The remaining resource is then determined (step 3) and then used with the previously determined F*n (X) (as above in Table 7 for 4 predicted threats) for the combination of the predicted threats yet to come to determine the maximum possible probability of successfully overcoming the predicted threats yet to come P.sub.(i+1) given the remaining resource (step 4).
This probability P.sub.(i+1) is then combined with the probability of successfully overcoming the present threat Psi thus to calculate the overall probability of success (step 5), which is stored (step 6).
A next choice of resource allocation is then selected (step 7) and the process are repeated until all allocation choices have been investigated and all the stored overall success probabilities are compared to find the greatest and also to indicate which choice of allocation of the resource should be allocated to the present threat (step 8).
Referring now to FIG. 2, there is shown a system for use in an aircraft to advise the Pilot of the aircraft of the optimum allocation of resources in response to a number of threats. In this instance, the threat is in the form of a plurality of enemy missile sites located near the mission path, and the resource is in the form of chaff and flare cartridges.
The system comprises a central processor 10 which serves as the resource allocation means (whose operation has been described with reference to FIGS. 1 and 3 above) and which receives data from an intelligence data base 11 and a system performance data base 12 to combine them to deduce demand success probability data which relates the probability of successfully overcoming a given threat to the number of units of resource allocated to it, as in Tables A and B in the example above, and storing the data in an internal memory.
The intelligence data base 11 contains data relating to the predicted enemy missile site positions, the enemy system characteristics and the results of pilot's actions on enemy systems. The intelligence data base 11 may be updated via a communications system 16, for example, to indicate that an enemy missile system has been removed or replaced by a missile system of different characteristics of if a missile system exists near the mission path where previously there was thought to be none.
The system performance data base 12 contains data relating to aircraft performance and vulnerability and chaff and flare effectiveness.
The system also includes a threat warning device 13 which alerts the system when a threat is perceived, and a display 14 which indicates to the Pilot the optimum allocation of the chaff and flare cartridges and the probability of mission success on the basis of optimum distribution of the resources amongst the predicted threats. The processor 10 may also or alternatively control deployment of the sources automatically via chaff and flare dispenser 15.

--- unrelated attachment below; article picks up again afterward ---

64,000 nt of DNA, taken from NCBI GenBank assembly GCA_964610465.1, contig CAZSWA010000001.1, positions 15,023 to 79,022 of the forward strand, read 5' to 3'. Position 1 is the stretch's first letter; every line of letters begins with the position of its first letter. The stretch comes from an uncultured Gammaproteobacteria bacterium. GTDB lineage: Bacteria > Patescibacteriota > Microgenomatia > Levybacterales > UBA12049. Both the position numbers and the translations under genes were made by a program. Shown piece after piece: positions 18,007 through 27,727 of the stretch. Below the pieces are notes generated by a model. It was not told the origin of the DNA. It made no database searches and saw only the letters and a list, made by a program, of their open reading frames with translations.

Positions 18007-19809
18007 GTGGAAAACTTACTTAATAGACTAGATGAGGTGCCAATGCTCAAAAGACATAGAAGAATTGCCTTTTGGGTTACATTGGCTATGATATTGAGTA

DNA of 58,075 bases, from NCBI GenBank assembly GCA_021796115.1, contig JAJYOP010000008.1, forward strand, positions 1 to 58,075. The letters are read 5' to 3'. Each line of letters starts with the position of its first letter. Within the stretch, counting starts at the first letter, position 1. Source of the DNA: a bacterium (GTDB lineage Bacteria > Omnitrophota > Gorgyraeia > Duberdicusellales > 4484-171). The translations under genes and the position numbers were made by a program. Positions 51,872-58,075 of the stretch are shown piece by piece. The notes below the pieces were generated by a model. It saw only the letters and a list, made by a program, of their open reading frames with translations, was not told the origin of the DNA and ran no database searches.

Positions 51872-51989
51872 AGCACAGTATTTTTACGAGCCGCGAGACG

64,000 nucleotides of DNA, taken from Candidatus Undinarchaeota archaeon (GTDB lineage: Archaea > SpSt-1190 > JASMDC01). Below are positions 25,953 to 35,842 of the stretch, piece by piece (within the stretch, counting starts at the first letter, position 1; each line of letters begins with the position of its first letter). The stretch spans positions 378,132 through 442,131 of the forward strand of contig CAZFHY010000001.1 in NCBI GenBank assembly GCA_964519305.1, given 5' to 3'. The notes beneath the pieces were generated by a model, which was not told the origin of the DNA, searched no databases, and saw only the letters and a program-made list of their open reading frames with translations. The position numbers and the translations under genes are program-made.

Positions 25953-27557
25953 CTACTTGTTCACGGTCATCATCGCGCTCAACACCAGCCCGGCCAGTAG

The system continuously updates the probability of successfully overcoming the remaining predicted threats, and this information may be used to make a decision whether to proceed with the intended mission or to proceed with another mission of which the probability of success is greater, or whether merely to return to base.
It can be seen therefore that given sufficient processing capacity, resource allocation means of this kind may be used as the basis of a processing intensive track optimisation routine whereby the expected track is defined by way points which are moved by increments, the mission success probability being calculated on each increment to produce a locally optimum path.
The system is robust in that it continues to allocate resources in an optimum manner ever after non-optimum allocation during an earlier part of the mission. The system may be used as the basis of a decision theoretic mission planning routine.
It will be apparent to one skilled in the art that, whilst in the example given, the threats and the units of resource are discrete, the system may be extended to those situations where the threats and/or the units of resource are continuous.
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|International Classification||G06Q10/00, G06F17/10, F41H11/00|
|Cooperative Classification||F41H11/00, G06F17/10, G06Q10/06|
|European Classification||G06Q10/06, F41H11/00, G06F17/10|
|Jun 29, 1988||AS||Assignment|
Owner name: BRITISH AEROSPACE PUBLIC LIMITED COMPANY, 100 PALL
Free format text: ASSIGNMENT OF ASSIGNORS INTEREST.;ASSIGNOR:POWELL, JOHN H.;REEL/FRAME:004908/0236
Effective date: 19840726
Owner name: BRITISH AEROSPACE PUBLIC LIMITED COMPANY,ENGLAND
Free format text: ASSIGNMENT OF ASSIGNORS INTEREST;ASSIGNOR:POWELL, JOHN H.;REEL/FRAME:004908/0236
Effective date: 19840726
|Jun 17, 1992||FPAY||Fee payment|
Year of fee payment: 4
|Aug 20, 1996||REMI||Maintenance fee reminder mailed|
|Jan 12, 1997||LAPS||Lapse for failure to pay maintenance fees|
|Mar 25, 1997||FP||Expired due to failure to pay maintenance fee|
Effective date: 19970115